Jesus the Vine - John 15:1-8

This is a sermon by Chris Hobbs from the morning service on 9th April 2000.

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There's a story told about Muhammad Ali, the former heavyweight boxing champion. He's the one who used to say simply, "I am the greatest". Not without reason, it has to be said, because he pretty much was. One day he was on an air flight when the passengers were told to fasten their seat belts. Seeing that Ali hadn't done so, one of the stewardesses asked him to fasten his belt. Ali replied, "Superman don't need no seat belt". To which the stewardess, brilliantly, responded, "Superman don't need no plane."

There's something shocking about someone making such extravagant claims about themselves -even if it's part of an act, or done in good humour, or even self-mocking. Yet what Ali claimed for himself was as nothing compared to the claims of Jesus of Nazareth. In doing so, he set himself apart from all normal religious leaders. CS Lewis famously commented, "there is no parallel in other religions. If you had gone to Buddha and asked him: 'Are you the son of Bramah?' he would have said, 'My son, you are still in the vale of illusion.' If you had gone to Socrates and asked, 'Are you Zeus?' he would have laughed at you. If you had gone to Mohammed and asked, 'Are you Allah?' he would first have rent his clothes and then cut your head off. If you had asked Confucius, 'Are you Heaven?', I think he would have probably replied, 'Remarks which are not in accordance with nature are in bad taste.'"

Yet Jesus consistently and repeatedly made claims which put himself, and not only his teaching, at the centre of spiritual reality, defining spiritual reality for us. And we have another such claim before us this morning. I am the true vine.

As we examine what Jesus says, we'll see that he puts himself right at the centre of spiritual truth, life and productivity. In Jesus' picture language here, there are four parts or characters: the vine, the gardener, the branches and the fruit. We're going to look at the vine in relation to the gardener, in relation to the branches, and in relation to the fruit.

1. The vine and the gardener There's no question as to who they represent: v1... Jesus is saying he's the one who gives God what he's been looking for from his people, but not yet found. He's the true vine. 'True' as in real and genuine, as opposed to false or imitation. 'True' as in ultimate and final, as opposed to temporary or provisional. For the disciples with their Jewish upbringing, and for anybody with a reasonable knowledge of the OT, the 'vine' image brings only one thing to mind - the nation of Israel, the people of God. Time and again, it was used as a symbol for the nation. Rather like we might speak of the shamrock for Ireland, or the thistle for Scotland - although after last weekend's rugby, the less said about that the better.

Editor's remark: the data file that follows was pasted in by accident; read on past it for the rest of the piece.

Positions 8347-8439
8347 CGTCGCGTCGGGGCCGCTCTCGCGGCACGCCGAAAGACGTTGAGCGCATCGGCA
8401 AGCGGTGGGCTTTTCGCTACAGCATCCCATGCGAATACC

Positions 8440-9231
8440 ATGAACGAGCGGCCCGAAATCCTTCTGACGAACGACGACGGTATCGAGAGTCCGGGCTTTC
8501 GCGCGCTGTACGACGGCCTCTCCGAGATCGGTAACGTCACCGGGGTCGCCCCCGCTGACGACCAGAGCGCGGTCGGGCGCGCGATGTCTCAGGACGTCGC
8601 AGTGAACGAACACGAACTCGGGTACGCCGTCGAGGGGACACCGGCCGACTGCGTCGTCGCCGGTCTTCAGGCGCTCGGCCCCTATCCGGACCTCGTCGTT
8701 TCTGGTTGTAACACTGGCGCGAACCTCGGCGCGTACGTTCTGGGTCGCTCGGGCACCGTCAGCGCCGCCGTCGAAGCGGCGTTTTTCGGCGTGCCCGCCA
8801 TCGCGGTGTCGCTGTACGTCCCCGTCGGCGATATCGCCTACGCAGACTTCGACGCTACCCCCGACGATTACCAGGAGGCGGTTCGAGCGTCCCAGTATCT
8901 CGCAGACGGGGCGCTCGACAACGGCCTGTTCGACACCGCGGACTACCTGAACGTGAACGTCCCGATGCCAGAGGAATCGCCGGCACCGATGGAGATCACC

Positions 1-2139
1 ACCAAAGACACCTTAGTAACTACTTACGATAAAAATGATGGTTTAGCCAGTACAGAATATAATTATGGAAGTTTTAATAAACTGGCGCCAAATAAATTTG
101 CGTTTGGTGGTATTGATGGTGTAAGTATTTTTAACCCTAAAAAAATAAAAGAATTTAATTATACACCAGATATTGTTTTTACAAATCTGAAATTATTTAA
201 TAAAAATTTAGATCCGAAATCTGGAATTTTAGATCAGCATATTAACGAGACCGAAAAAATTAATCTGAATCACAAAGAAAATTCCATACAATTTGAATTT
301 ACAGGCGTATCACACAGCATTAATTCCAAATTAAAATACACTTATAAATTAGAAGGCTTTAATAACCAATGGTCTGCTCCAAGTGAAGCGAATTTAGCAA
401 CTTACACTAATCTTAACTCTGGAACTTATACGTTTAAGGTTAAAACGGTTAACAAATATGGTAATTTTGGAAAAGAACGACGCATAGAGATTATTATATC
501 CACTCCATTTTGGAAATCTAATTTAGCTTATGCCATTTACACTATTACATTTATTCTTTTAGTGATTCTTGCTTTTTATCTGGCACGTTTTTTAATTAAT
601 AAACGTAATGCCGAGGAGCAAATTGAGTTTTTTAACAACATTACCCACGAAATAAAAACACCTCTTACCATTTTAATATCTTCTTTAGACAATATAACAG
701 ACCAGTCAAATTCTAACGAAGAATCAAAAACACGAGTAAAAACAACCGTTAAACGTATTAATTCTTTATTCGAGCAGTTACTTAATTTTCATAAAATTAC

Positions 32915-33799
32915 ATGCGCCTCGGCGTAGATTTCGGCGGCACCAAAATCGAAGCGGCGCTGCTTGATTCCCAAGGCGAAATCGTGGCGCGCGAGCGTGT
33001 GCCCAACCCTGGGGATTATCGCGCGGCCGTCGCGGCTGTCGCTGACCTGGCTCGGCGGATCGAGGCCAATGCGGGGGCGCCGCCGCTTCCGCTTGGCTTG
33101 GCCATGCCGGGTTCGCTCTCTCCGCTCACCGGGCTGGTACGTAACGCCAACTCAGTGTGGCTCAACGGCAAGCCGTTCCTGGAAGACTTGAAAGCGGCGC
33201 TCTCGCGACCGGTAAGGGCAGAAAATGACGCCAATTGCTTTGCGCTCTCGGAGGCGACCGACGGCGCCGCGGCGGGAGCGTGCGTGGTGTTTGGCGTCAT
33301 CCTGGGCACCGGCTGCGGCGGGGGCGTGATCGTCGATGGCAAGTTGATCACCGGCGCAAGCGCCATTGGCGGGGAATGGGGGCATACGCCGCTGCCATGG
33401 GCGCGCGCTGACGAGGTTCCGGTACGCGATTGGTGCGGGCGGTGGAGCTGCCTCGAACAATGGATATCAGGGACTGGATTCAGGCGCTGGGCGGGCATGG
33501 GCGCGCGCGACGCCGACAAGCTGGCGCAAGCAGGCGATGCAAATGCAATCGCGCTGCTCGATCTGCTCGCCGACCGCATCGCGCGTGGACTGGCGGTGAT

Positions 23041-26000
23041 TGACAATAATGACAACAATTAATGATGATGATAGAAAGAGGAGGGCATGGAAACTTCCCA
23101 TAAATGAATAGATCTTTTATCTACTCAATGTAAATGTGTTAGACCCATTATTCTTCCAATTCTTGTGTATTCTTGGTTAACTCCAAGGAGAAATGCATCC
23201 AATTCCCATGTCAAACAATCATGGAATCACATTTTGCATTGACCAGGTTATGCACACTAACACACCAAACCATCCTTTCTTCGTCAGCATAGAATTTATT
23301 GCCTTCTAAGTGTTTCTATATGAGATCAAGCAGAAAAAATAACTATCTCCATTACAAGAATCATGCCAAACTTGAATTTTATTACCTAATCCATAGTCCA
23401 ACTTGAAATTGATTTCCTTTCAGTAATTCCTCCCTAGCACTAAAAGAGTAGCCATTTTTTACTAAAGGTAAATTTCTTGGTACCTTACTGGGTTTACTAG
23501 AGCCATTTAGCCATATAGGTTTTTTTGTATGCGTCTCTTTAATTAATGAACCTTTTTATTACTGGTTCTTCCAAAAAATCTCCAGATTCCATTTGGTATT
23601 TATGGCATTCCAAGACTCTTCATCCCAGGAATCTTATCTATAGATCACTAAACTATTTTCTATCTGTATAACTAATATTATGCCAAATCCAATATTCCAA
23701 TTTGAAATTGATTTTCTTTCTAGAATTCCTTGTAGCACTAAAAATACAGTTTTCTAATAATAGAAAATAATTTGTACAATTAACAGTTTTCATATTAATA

But every time God or his spokesmen spoke of the vine, it was in terms of failure. Because this vine had never produced the fruit God looked for. The fruitless vine, good only for burning, stood for faithless Israel, ready for judgement. Here, for example, is what God said through the prophet Jeremiah, I had planted you like a choice vine of sound and reliable stock. How then did you turn against me into a corrupt, wild vine? (2v21). So, when Jesus comes as the true vine, he comes as everything that Israel was meant to be, but failed to live up to - to be God's own people, faithful, loyal, obedient, fruitful.

We need to be clear about what this means. For a start, Jesus is telling men who have been good Jews up to this point that if they want to continue enjoying the status of God's people, they must belong to him. If he's the true vine, no other vine can do the job of bearing fruit for God. It's no longer enough to be a Jew, Jesus is saying, you need to be a Christian. If Jews then needed to become Christians, they still do today. To have their heritage, and even their homeland, is no substitute for being in the true vine.

We must say the same to ourselves. There's no substitute for being in the true vine. There's much talk these days of spirituality and being spiritual. Don't Jesus' words here mean that the only true spirituality is Christianity, that we're only truly spiritual when we're Christian? It also warns us that it's not enough to belong to a Christian family, or a group of Christian friends, or a church. If Jesus is the true vine, we only belong to God's people if we belong to him. He's the one who gives God what he's been looking for in terms of spiritual life and fruit.

2. The vine and the branches Again, there's no doubt who's who here: v5a... Jesus is the vine. His disciples, including Christians today, are the branches. You don't need to have seen a vine to understand what Jesus is saying. Just think of any tree of bush. The vine and the branches share the same life. They are part of each other. It's impossible to think of one without the other. So, Jesus can talk of us remaining in him and of him remaining in us. As the vine gives life to the branches, so Jesus gives life to us. As the vine bears fruit through the branches, so Jesus bears fruit through us, v4-6...

At this point in John's Gospel, Jesus is preparing his disciples for life without him. He'll soon return to his Father via the cross. They'll then be without him, but only physically - because Jesus is telling them how they can still be part of him, remain in him and bear fruit for him, just as branches do with the vine. And that's just the position I'm in as a Christian today. The vine, Jesus, is with the Father, in heaven. The branches, his followers, are still here on earth. How will Jesus bear fruit and do his work in the world today? Through the branches - through those who belong to him.

So how do we remain in him if he's no longer here with us physically? v7 gives the answer... As his words remain in us, we remain in him. His words are like the vital, life-giving sap which courses through the vine and into the branches, giving life to them and causing them to bear fruit. To try and be a Christian without the words of Christ is nonsense. If I despise the Bible and make little of the opportunities I have to hear what it says, how can I expect to enjoy the life that Christ gives? How can I hope to bear fruit for him?